How can we help keep our roads safe?
As of February 2019, there are approximately 7,436,731 driving licenses and permits issued by the LTO. There were at least 11,000,000 motor vehicles registered in February 2018. In Metro Manila alone, the number of reported car accidents last year was 225,797 of which 51.91% were car accidents. (Source: The 2019 LTO Report)
The roads of Metro Manila these days are teeming with more private cars, motorcycles, buses, taxis, pedicabs, tricycles and jeepneys every year. MMDA is constantly challenged by these numbers and the fact that not many drivers are educated about road safety and many have thrown the habit of road ethics out of the window in order to get to their destinations on time. But no one gets to where they are going on time anymore. Not in Metro Manila. A journey that takes you 30 minutes has now become a 3-hour journey. Much of one's productivity is often sacrificed by Manila's traffic problem. Even CNN has named Metro Manila as the world's 3rd worst city for driving!
MMDA recently limited all cars to be driven at 60 kph. It could work. However, road ethics or the old 'bigayan' system must be encouraged by all motorists, when caught in a convoluted traffic scenario. A proper road ethic must be encouraged for all new drivers to learn and propagate, amongst other things.
But how exactly can we drive safely? Here are a few obvious points that many of us seem to take lightly. So here are 10 tips on how to practice safe driving:
- Regularly check you car's condition. Make it an absolute habit to ensure that your car is road-worthy by checking its tire pressure, that it has enough oil and brake fluid, the mirrors are properly angled, if the brakes are still tight and if the air filter is clean.
- Always put a seat belt on. Whether you are travelling on a short daily commute route or are driving to the countryside, it is imperative that you put your seat belt on. This simple practice is an effective way to protect you and your passengers, especially during car collisions, as it spreads the force of the impact over a wider area of the body and puts less stress on any one part. According to the MMDA, failure to use a seat belt could cost you a fee of between P250 (first offense) to P1,000 and a 1 week suspension of your driver’s license (third offense). According to the US National Highway Traffic Safety Administration, putting a seat belt on reduces the risk of fatal injury by up to 45 percent.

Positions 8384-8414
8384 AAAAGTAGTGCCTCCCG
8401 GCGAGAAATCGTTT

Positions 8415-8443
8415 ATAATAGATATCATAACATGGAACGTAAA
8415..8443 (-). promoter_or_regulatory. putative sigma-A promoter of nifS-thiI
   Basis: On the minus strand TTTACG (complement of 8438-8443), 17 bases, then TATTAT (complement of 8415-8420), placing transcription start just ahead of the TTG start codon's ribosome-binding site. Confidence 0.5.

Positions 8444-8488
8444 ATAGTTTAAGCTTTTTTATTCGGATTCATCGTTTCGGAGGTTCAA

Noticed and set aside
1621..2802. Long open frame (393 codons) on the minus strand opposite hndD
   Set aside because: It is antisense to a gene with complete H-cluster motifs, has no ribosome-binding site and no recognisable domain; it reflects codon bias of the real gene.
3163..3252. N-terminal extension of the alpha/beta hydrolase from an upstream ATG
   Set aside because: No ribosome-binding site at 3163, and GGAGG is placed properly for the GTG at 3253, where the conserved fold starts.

- Always use signals when turning. Do have some consideration for others behind you by letting them know your next move. Do not, however, use signals improperly such as using hazard lights when parking your car indiscriminately while waiting for someone. Be mindful that this is one of the worst driving practices that most of us do. Be wary, considerate, patient and practice road courtesy. You will find that if every body wants to be ahead of everyone, it will surely lead to road blocks.
- Don’t text and drive. This is an obvious mistake for many drivers and it could lead to very fatal consequences.
- Respect traffic rules. Again, traffic rules are there to keep all motorists safe on the roads.
- Do not change lanes too often. Changing lanes too often and swerving is a dangerous maneuver and in most cases leads to collisions. We often find that this move is tempting, but make sure that there is enough time and space for you to maneuver to.
- Do not drive under the influence of alcohol, or when you are feeling drowsy.
- Always check the speed limit. Never go above the speed limit in the area, even if the traffic is very light. Countryside roads have them in place, especially on blind side spots, to lessen the probability of collisions. When the road is slippery, do not hesitate to slow down. Checking our speedometer constantly will ensure we are moving at the prescribed speed.
- Always check your blind spots.Mirrors give you three points to determine if the coast is clear. We also need to turn our heads to confirm this. Speeding vehicles may hit you within a span of seconds if you make the wrong move.
- Lastly, do respect pedestrian lanes. Pedestrians have specialized lanes to cross and stopping for them for a few seconds will not stop you from arriving at your destination. Road courtesy - simple gesture of thanks when the other driver yields makes so much difference. Driving with a positive state of mind surely contributes to safer roads!
So, there! A few basic points have been laid out so each and everyone in Manila experiences better traffic. And for as long as each and everyone of us is accountable to our own actions on the road, there will be less road rage, less traffic congestion and more time to enjoy your journey!
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If you would like to speak to someone to inquire about ERA, please leave us an email or request a call back and a Ford representative will be in touch as soon as possible.
Furthermore, if you are an OFW and are interested to buy a Ford vehicle, we can assist you via the FORD OFW ASSIST service, which will enable you and your family to go through the process of buying seamlessly, even if you are still abroad.
Some of the details above were extracted from the official website of Metro Manila Development Authority and from Carmudi Philippines Journal.